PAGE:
A senior Chinese diplomat, during a rare three-day visit to Bhutan, said on Tuesday at the end of the trip that China and Bhutan should work together to ensure peace along their border and keep pushing talks on the issue, following an ugly spat with India last year over the frontier.
A report in the International Business Times stated that China and India almost came to blows last year at the Doklam plateau near the borders of India, its ally Bhutan, and China, in the most serious and prolonged standoff in decades along the disputed Himalayan border.
While China and India subsequently withdrew their troops and have been working hard since then to mend fences including meetings between Chinese President Xi and Indian Prime Minister Narendra Modi, the two still remain “deeply suspicious of each other”.
The report also quoted the Chinese Vice-Foreign Minister Kong Xuanyou as saying that his country “highly regarded its traditional friendship with Bhutan and would as before respect Bhutan’s independence and sovereignty”, according to a Chinese Foreign Ministry statement.
Both sides should continue to promote border talks, abide by the principles and consensus already reached and jointly protect peace and tranquility in the border region to create positive conditions for a final resolution, the statement cited Kong as saying.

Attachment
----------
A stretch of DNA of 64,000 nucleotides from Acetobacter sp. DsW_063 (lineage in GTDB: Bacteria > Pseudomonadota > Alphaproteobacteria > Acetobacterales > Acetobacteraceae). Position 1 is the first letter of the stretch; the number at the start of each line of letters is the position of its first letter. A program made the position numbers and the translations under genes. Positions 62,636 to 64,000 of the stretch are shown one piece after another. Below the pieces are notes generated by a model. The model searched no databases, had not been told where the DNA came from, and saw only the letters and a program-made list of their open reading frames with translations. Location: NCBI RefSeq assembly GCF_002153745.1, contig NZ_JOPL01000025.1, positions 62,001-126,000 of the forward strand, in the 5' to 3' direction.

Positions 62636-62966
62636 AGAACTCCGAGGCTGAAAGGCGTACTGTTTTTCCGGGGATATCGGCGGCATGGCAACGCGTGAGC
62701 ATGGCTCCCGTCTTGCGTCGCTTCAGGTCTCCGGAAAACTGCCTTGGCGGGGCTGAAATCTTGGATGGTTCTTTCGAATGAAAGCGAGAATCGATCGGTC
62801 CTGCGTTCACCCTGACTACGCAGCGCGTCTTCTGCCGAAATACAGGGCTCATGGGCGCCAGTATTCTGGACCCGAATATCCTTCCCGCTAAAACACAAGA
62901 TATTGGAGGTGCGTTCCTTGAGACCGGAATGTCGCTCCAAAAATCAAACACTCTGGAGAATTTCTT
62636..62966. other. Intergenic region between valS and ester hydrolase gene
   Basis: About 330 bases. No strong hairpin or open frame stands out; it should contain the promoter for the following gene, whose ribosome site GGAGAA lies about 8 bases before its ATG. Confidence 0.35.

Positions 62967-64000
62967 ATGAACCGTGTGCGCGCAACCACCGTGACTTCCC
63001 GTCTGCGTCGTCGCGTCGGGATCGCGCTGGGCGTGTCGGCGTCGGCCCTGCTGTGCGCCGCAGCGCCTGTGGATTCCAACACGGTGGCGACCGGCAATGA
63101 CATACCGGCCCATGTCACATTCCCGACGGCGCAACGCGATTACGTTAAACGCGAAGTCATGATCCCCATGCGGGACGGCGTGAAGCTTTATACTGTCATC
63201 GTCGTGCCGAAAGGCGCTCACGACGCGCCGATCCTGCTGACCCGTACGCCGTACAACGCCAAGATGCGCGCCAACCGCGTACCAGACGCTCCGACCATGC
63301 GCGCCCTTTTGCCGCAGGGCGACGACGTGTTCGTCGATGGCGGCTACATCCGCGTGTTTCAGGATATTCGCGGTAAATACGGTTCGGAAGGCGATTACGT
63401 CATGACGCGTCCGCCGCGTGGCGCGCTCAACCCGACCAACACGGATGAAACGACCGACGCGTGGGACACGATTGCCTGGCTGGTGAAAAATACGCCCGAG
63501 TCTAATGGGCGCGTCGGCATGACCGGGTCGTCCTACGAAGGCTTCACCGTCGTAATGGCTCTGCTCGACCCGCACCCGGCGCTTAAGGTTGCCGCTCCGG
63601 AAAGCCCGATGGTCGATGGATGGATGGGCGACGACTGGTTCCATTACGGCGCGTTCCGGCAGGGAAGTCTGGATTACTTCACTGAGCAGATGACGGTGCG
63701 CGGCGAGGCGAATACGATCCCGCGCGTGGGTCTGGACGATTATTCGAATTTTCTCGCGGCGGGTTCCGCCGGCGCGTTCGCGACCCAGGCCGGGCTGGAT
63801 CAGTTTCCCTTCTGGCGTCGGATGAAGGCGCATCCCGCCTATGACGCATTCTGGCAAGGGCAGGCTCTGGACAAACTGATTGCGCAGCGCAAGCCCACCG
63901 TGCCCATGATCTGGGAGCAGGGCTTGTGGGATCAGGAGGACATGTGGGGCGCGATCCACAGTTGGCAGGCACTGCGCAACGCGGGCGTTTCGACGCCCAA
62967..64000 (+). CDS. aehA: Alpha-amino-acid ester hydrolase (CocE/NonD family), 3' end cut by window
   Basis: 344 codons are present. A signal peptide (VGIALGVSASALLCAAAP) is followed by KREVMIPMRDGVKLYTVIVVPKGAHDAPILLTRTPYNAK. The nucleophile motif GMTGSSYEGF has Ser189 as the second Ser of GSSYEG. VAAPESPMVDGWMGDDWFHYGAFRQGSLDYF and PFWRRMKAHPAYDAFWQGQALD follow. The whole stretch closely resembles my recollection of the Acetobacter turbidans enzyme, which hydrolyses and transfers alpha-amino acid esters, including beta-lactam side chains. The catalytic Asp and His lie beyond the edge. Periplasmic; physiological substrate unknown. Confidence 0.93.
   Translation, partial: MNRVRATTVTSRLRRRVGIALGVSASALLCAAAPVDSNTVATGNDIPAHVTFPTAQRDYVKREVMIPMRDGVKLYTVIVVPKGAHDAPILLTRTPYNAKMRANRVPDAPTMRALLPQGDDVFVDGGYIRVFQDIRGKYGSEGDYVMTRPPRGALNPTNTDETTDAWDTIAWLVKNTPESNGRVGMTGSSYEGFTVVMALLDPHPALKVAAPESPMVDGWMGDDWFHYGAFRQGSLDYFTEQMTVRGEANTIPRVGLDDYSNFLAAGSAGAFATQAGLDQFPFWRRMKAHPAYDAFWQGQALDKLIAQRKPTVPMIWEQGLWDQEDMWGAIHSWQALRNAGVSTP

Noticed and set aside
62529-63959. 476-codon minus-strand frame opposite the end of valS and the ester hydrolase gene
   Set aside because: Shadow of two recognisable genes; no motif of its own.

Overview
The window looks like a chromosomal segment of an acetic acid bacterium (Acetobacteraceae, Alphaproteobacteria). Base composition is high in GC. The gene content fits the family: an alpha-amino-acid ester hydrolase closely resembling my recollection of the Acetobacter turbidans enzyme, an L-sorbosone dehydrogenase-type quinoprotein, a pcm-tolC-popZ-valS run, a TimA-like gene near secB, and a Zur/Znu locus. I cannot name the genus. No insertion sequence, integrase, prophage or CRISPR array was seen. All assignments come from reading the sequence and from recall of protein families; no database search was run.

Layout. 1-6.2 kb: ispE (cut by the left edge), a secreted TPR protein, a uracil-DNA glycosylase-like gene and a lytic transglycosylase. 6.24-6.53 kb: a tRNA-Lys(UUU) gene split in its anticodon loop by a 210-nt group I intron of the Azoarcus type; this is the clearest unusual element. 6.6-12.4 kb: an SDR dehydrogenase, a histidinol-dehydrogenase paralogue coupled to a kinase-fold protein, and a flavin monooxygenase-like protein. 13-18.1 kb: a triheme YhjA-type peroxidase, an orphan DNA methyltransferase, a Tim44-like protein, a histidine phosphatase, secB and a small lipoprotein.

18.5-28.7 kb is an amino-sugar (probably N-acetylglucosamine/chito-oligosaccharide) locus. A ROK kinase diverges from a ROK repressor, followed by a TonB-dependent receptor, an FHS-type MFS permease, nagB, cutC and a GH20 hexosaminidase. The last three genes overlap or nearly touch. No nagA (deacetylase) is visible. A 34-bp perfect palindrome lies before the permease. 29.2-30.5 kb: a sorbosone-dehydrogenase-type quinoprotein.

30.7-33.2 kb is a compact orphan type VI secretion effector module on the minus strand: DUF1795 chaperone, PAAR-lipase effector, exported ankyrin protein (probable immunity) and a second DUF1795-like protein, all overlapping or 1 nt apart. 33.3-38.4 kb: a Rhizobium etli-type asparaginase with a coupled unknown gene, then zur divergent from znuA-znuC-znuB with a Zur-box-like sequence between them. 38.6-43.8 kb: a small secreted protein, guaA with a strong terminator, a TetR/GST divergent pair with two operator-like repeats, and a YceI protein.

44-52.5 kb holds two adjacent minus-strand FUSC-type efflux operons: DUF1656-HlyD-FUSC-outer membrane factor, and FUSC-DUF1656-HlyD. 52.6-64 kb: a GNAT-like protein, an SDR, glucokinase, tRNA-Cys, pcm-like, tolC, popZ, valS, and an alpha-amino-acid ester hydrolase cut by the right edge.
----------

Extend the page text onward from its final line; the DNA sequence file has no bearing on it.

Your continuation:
China and Bhutan do not enjoy formal diplomatic relations, and China’s Ambassador to India, Luo Zhaohui, accompanied Kong, the Ministry added. It said Kong met Bhutan’s king and Government officials.
Bhutan also shares a border and close culture with restive Tibet, one of China’s most sensitive areas. China and India have been competing for influence in South Asian countries which have traditionally been close to New Delhi, including Sri Lanka and the Maldives. Xi and Modi are expected to meet this week in South Africa at a summit of the BRICS group of nations.